The technology mega-trends that are making smart buildings affordable for small businesses
New code revisions are helping make zero net energy buildings a reality. The key components for reaching this goal are smart sensors and monitors; end-use electrical equipment; and solar technology. Together, they can dramatically reduce the cost of powering buildings and businesses.
Imagine your store, restaurant or office building being zero net energy (ZNE), where the building’s annual energy consumption is equal to the building’s annual onsite generation of renewable energy. Well, that future is now, with the 2014 launch of California’s Title 24 building codes revisions. These new building codes target mass adoption of ZNE building technologies that should generate cost-cutting economies of scale that will make ZNE affordable for every business across the United States.
Sensors and Monitors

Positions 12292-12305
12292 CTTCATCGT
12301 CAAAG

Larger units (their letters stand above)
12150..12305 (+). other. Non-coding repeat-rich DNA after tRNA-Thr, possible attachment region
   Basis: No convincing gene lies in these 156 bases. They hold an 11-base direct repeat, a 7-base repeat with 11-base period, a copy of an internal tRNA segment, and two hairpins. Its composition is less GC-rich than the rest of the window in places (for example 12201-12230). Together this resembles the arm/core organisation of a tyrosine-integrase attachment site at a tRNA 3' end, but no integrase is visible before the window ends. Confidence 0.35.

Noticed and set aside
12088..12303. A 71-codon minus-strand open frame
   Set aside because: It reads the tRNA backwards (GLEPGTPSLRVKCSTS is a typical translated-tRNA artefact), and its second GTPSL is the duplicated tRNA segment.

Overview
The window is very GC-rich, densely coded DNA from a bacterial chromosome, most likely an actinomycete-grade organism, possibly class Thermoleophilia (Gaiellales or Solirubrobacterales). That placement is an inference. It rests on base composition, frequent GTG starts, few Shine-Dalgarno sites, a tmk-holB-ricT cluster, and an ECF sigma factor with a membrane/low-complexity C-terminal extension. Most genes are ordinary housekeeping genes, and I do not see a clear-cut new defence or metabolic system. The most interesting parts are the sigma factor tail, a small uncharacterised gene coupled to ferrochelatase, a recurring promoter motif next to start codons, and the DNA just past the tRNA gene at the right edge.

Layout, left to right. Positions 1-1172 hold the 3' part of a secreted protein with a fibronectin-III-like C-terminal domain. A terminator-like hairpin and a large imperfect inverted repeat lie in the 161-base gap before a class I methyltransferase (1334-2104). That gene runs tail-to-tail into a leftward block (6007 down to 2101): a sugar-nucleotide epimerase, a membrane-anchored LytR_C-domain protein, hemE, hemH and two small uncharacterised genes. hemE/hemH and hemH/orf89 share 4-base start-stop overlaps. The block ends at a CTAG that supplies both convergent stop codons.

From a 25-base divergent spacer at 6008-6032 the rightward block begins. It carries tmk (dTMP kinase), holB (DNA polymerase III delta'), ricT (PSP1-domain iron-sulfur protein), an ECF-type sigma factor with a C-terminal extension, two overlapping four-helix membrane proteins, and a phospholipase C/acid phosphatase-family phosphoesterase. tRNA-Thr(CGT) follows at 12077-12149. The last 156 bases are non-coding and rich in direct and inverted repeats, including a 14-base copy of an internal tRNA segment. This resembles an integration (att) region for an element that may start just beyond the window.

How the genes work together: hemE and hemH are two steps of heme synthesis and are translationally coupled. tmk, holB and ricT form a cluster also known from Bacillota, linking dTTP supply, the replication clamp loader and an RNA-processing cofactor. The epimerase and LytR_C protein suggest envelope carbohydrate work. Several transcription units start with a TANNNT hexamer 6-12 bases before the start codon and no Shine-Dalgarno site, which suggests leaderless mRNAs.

The first mega-trend driving down the cost of ZNE buildings is the rapid decrease in the price of their foundational technology, including building sensors and monitoring equipment. “Smart buildings” will optimize a building’s energy consumption, comfort and costs using forward-looking (or predictive) software systems that seamlessly pick the least-cost solution, whether it’s grid-supplied electricity, onsite solar generation, onsite battery deployment or shifts/reductions/curtailments of onsite electrical loads.
ZNE smart buildings will achieve cost savings results without impacting their use or comfort, and they’ll achieve targeted indoor air-quality standards and reductions in environmental impact.
End-Use Electrical Systems
The second technology mega-trend is in “smart and networked” end-use electrical equipment, such as lights and heating, ventilation and air conditioning (HVAC) systems. Electrical equipment in a ZNE building will work together to harvest significant energy cost savings by buying electricity through real-time pricing tariffs that are increasingly being offered by utilities.
This is similar to how airlines price their tickets, with the price of a ticket (or electricity, in this case) being higher when the demand is high and lower when the demand is low. Smart electrical equipment will be networked through smart-building systems to minimize electricity consumption during higher-priced time periods.